Embattled electric truck start-up Lordstown Motors (NASDAQ:RIDE) delivered its third-quarter results after the bell Thursday, reporting that it lost $95.8 million in the period. But the bigger news was that the launch of its first vehicle has been delayed until the second half of 2022.
Lordstown lost $0.54 per share, a bit better than the average $0.62 per share loss expected by Wall Street analysts polled by Thomson Reuters. While that was a beat, it wasn't much of one: The analysts had also expected Lordstown to report $26.47 million in revenue, but it had none.
Lordstown's shares opened Friday trading sharply lower.
Key points from Lordstown's third-quarter report
- Lordstown got a new CEO in the quarter: Auto-industry veteran Daniel Ninivaggi took the helm in August and immediately began revamping its business plan.
- Ninivaggi recently struck a deal to sell Lordstown's factory to Taiwanese contract manufacturer Hon Hai Precision Industry (OTC:HNHPF), better known as Foxconn, for $230 million in urgently needed cash. The factory sale is expected to close in April.
- Foxconn will build Lordstown's Endurance electric pickup under contract. The two companies are also exploring a deal to create other electric commercial vehicles via a joint venture that would use Foxconn's open-source electric-vehicle platform.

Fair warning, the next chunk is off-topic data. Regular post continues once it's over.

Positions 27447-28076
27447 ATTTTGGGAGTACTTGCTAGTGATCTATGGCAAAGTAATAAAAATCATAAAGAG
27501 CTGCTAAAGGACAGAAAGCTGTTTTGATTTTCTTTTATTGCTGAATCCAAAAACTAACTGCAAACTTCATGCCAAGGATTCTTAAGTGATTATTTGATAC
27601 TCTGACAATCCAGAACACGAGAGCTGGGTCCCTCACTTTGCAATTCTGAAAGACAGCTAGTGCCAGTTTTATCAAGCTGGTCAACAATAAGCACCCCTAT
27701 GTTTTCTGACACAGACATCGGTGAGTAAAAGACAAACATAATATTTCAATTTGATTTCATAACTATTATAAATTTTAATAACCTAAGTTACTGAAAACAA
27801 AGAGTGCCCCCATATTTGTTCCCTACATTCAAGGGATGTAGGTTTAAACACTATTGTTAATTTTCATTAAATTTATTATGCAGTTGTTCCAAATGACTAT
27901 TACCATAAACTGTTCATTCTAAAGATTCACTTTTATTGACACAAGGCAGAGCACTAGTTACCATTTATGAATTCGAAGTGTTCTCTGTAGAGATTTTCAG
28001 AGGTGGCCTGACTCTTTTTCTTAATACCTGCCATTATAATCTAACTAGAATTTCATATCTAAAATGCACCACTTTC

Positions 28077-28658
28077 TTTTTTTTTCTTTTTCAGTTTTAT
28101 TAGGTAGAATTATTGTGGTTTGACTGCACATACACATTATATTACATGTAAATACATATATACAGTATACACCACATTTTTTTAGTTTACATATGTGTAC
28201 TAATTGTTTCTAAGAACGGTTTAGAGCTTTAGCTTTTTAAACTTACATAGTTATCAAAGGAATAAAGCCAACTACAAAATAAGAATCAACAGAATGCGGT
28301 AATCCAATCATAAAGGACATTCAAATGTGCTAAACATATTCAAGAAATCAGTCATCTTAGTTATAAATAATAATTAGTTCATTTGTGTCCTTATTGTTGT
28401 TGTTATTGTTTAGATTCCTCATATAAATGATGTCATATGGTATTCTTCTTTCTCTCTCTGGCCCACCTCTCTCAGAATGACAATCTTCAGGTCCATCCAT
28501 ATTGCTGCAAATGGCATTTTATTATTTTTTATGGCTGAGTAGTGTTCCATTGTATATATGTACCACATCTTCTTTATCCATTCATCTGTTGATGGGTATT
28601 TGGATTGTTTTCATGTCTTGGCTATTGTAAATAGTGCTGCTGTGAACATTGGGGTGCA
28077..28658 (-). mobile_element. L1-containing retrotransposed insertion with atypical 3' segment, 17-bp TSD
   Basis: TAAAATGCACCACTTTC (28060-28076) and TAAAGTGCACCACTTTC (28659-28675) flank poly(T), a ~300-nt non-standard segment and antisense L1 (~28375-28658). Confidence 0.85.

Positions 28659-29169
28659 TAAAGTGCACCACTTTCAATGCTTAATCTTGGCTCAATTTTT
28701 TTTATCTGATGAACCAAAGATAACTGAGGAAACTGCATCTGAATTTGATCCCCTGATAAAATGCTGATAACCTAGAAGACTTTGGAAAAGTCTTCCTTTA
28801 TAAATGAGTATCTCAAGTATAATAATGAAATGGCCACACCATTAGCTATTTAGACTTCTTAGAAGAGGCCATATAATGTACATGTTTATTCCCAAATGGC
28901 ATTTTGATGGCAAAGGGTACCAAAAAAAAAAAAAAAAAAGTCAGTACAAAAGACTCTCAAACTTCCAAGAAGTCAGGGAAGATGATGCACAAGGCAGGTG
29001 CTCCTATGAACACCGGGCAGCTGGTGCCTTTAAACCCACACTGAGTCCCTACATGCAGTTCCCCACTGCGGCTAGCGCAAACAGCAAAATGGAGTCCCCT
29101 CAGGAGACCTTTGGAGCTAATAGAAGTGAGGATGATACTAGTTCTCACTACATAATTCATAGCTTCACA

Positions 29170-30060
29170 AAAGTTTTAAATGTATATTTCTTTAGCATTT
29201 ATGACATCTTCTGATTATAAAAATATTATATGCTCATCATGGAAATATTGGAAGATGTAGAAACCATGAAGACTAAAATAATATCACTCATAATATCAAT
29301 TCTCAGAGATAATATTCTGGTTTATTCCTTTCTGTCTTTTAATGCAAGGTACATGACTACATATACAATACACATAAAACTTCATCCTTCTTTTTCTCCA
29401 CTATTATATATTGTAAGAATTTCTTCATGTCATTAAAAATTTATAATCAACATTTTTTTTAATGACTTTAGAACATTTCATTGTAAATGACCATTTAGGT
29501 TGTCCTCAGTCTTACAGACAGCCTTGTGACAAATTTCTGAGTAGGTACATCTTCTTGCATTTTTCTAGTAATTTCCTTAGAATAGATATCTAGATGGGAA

- But the Endurance won't go into production until Q3 2022 because of supply chain challenges and Ninivaggi's revamp of the go-to-market process. That's a full year behind the original schedule provided to investors when the company went public in 2020.
As of Sept. 30, Lordstown had $233.8 million in cash remaining on the books.
What Lordstown's CEO had to say
Ninivaggi said that the company built several Endurance prototypes in the third quarter and has now moved on to pre-production examples.
"Since the beginning of the fourth quarter, we have begun building the first of what we expect to be approximately 100 pre-production vehicles that we will use to pursue a variety of validation activities aimed at achieving full homologation," Ninivaggi said. (Here, "homologation" refers to the process of getting a vehicle approved by regulators for sale in the United States.)
"We now expect that commercial production and deliveries of the Endurance will begin in the third quarter of 2022."
Looking ahead: Lordstown revised its full-year guidance
Here's what investors can now expect from Lordstown at year's end:
- Capital expenditures of between $330 million and $350 million for the full year. That's down from the range given in Lordstown's prior guidance ($375 million to $400 million), a result of the altered timing of tooling purchases in the revamped production schedule.
- Cash balance of between $150 million and $180 million, including a $100 million down payment from Foxconn for the factory purchase. (Foxconn will pay the remainder by mid-April.)
Lordstown doesn't expect to have any significant revenue until deliveries of the Endurance begin in the third quarter of 2022.